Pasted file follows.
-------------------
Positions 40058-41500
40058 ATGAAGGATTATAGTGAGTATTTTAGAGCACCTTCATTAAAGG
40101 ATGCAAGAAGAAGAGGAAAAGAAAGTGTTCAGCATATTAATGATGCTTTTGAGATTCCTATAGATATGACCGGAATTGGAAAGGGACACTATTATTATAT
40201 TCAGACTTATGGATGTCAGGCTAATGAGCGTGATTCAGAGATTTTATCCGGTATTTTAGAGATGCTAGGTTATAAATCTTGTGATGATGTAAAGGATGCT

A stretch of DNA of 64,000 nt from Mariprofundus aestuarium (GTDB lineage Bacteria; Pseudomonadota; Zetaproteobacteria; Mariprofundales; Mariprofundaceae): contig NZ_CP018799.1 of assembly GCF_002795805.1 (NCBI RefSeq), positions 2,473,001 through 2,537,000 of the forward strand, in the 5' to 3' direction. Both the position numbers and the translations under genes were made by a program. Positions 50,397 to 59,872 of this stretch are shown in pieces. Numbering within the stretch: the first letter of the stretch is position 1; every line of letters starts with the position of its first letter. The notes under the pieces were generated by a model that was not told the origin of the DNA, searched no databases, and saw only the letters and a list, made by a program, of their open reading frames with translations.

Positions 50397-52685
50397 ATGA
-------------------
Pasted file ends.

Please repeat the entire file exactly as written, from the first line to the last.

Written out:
Positions 40058-41500
40058 ATGAAGGATTATAGTGAGTATTTTAGAGCACCTTCATTAAAGG
40101 ATGCAAGAAGAAGAGGAAAAGAAAGTGTTCAGCATATTAATGATGCTTTTGAGATTCCTATAGATATGACCGGAATTGGAAAGGGACACTATTATTATAT
40201 TCAGACTTATGGATGTCAGGCTAATGAGCGTGATTCAGAGATTTTATCCGGTATTTTAGAGATGCTAGGTTATAAATCTTGTGATGATGTAAAGGATGCT

A stretch of DNA of 64,000 nt from Mariprofundus aestuarium (GTDB lineage Bacteria; Pseudomonadota; Zetaproteobacteria; Mariprofundales; Mariprofundaceae): contig NZ_CP018799.1 of assembly GCF_002795805.1 (NCBI RefSeq), positions 2,473,001 through 2,537,000 of the forward strand, in the 5' to 3' direction. Both the position numbers and the translations under genes were made by a program. Positions 50,397 to 59,872 of this stretch are shown in pieces. Numbering within the stretch: the first letter of the stretch is position 1; every line of letters starts with the position of its first letter. The notes under the pieces were generated by a model that was not told the origin of the DNA, searched no databases, and saw only the letters and a list, made by a program, of their open reading frames with translations.

Positions 50397-52685
50397 ATGA